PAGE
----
New York, June 7, 2017–Nigerian authorities should swiftly bring to justice all those behind the beating of journalist Charles Otu and the shooting of publisher Samuel Nweze, the Committee to Protect Journalists said today.
Otu, the publisher and editor of biweekly The People’s Conscience newspaper and a contributor to Nigeria’s daily Guardian newspaper, told CPJ that men abducted him from the street in Abakaliki, beat him in an Ebonyi state office building, and threatened to kill him unless he promised not to criticize the government of the southern Nigerian state. The attack took place on June 2, the same day that two men shot Samuel Nweze, the publisher of the People’s Leader tabloid newspaper, in a drive-by shooting, according to news reports.
“I narrowly escaped death,” Nweze told the Nigerian news agency NAN. “I was lucky the assailants who came on a motorcycle missed the target…I heard a bang and I felt sharp pains and blood gushing out from my back.”
Otu told CPJ that his office is directly next to Nweze’s office, and that he believes the gunmen shot Nweze, who did not answer CPJ’s phone calls, in a case of mistaken identity. Otu said that Nweze’s newspaper, the People’s Leader, was generally not critical of the state government.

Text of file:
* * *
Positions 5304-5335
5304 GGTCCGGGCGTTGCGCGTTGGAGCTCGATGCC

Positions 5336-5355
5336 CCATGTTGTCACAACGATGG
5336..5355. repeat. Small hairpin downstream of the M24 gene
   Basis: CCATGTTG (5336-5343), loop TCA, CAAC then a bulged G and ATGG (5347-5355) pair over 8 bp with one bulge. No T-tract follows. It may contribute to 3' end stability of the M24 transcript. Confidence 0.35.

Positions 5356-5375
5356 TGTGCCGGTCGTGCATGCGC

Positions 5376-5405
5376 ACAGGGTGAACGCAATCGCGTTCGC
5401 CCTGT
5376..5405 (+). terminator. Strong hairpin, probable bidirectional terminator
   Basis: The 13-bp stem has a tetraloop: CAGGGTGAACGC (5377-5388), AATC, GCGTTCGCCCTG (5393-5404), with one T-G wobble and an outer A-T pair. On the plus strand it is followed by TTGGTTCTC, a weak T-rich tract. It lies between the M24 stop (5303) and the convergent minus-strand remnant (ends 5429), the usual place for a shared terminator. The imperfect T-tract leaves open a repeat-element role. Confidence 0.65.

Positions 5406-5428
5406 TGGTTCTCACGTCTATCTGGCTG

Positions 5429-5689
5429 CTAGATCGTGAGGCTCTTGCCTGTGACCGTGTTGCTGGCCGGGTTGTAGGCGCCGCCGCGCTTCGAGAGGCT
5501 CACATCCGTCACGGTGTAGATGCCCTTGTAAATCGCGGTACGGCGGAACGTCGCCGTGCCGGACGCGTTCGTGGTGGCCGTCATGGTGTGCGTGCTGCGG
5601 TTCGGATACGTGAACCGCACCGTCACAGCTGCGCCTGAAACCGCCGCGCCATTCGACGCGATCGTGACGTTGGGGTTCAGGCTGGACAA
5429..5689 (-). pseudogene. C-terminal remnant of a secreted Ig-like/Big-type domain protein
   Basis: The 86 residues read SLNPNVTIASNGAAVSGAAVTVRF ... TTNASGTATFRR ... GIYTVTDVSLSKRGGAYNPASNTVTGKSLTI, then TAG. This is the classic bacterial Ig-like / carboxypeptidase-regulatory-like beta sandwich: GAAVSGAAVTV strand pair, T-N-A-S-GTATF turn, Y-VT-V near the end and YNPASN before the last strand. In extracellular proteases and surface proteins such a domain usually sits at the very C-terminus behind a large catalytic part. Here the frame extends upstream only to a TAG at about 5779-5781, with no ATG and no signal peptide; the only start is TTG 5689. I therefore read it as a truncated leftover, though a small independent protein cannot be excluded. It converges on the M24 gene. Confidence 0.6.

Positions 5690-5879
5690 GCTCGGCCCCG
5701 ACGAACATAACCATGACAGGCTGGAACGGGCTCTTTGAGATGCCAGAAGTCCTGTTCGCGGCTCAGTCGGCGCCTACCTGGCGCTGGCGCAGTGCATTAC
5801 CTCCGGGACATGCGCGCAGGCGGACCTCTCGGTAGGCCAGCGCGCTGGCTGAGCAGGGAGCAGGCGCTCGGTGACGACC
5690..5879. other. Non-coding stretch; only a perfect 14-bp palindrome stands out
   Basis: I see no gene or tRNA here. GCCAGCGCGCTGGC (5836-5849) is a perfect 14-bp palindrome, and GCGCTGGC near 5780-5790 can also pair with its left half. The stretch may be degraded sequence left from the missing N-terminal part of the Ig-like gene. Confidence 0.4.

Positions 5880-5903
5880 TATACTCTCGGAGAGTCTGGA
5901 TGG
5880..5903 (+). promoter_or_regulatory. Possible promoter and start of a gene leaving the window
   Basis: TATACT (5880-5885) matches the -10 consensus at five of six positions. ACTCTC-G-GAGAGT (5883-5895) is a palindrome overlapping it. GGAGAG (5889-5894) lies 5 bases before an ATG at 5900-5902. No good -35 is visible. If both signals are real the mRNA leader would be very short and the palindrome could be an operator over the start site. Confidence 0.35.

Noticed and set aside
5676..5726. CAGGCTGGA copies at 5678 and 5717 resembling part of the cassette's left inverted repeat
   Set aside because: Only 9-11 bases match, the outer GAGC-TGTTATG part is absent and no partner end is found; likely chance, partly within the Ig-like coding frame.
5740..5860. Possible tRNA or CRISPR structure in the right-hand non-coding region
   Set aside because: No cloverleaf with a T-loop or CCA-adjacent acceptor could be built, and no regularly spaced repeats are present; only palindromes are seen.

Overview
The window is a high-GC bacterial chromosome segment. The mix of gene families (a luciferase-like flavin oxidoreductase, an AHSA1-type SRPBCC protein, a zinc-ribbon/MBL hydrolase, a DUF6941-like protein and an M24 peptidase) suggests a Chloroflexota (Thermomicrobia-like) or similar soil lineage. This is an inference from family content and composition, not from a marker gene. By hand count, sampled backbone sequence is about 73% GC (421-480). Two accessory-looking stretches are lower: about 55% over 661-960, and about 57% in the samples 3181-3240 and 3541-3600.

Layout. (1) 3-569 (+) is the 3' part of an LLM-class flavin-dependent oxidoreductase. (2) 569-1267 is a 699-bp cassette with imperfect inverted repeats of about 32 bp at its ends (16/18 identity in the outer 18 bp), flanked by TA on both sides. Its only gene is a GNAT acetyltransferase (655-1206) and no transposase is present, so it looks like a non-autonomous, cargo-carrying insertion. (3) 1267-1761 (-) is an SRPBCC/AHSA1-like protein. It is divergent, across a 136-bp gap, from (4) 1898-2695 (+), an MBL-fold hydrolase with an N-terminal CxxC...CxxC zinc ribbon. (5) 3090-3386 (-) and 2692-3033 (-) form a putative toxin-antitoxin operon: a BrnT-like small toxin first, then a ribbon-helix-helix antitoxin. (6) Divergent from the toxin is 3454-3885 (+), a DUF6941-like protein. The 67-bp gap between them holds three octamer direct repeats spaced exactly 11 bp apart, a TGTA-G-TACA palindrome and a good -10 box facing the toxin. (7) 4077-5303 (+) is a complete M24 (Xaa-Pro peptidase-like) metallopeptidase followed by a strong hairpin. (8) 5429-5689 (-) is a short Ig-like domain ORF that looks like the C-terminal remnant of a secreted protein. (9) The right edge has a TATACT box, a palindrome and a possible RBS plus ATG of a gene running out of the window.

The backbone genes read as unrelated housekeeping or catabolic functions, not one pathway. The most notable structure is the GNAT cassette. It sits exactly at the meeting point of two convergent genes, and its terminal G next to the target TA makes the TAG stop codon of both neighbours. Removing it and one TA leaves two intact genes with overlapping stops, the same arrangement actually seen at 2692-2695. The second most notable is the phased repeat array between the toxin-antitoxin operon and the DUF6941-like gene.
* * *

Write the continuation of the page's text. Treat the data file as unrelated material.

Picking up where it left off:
Otu told CPJ that a group of young men first beat him on the street, then dragged him into a bus which took him to the Cabinet House in Abakaliki, where the men continued beating him with iron bars, canes, and stones while reading a lengthy Facebook post Otu had written arguing that Ebonyi Governor David Umahi Nweze had failed to live up to his campaign promises.
Otu said the men continued to beat him at a nearby police station in an effort to get him to sign a document saying he would leave Ebonyi and not write anything further about the state government. Otu told CPJ that he collapsed before he was able to sign, and that he was taken to the emergency ward of the Federal Teaching Hospital. He told CPJ that he expects to leave the hospital tomorrow.
Nigerian authorities should show that journalists cannot be viciously abducted, attacked, or shot with impunity,” CPJ Africa Program Coordinator Angela Quintal said from Durban, South Africa. “We call on police and prosecutors to swiftly bring to justice those who abducted and badly beat Charles Otu and those who shot Samuel Nweze.”
Gov. Nweze did not respond to CPJ’s phone calls seeking comment, but told The Guardian that the attackers should be “arrested and prosecuted.”
Titus Lamorde, commissioner of police for Ebonyi, told CPJ that police had opened an investigation into Otu’s beating. “We want the intimate details of what happened,” he said. Lamorde said that he was unaware that Nweze, the publisher, had been shot.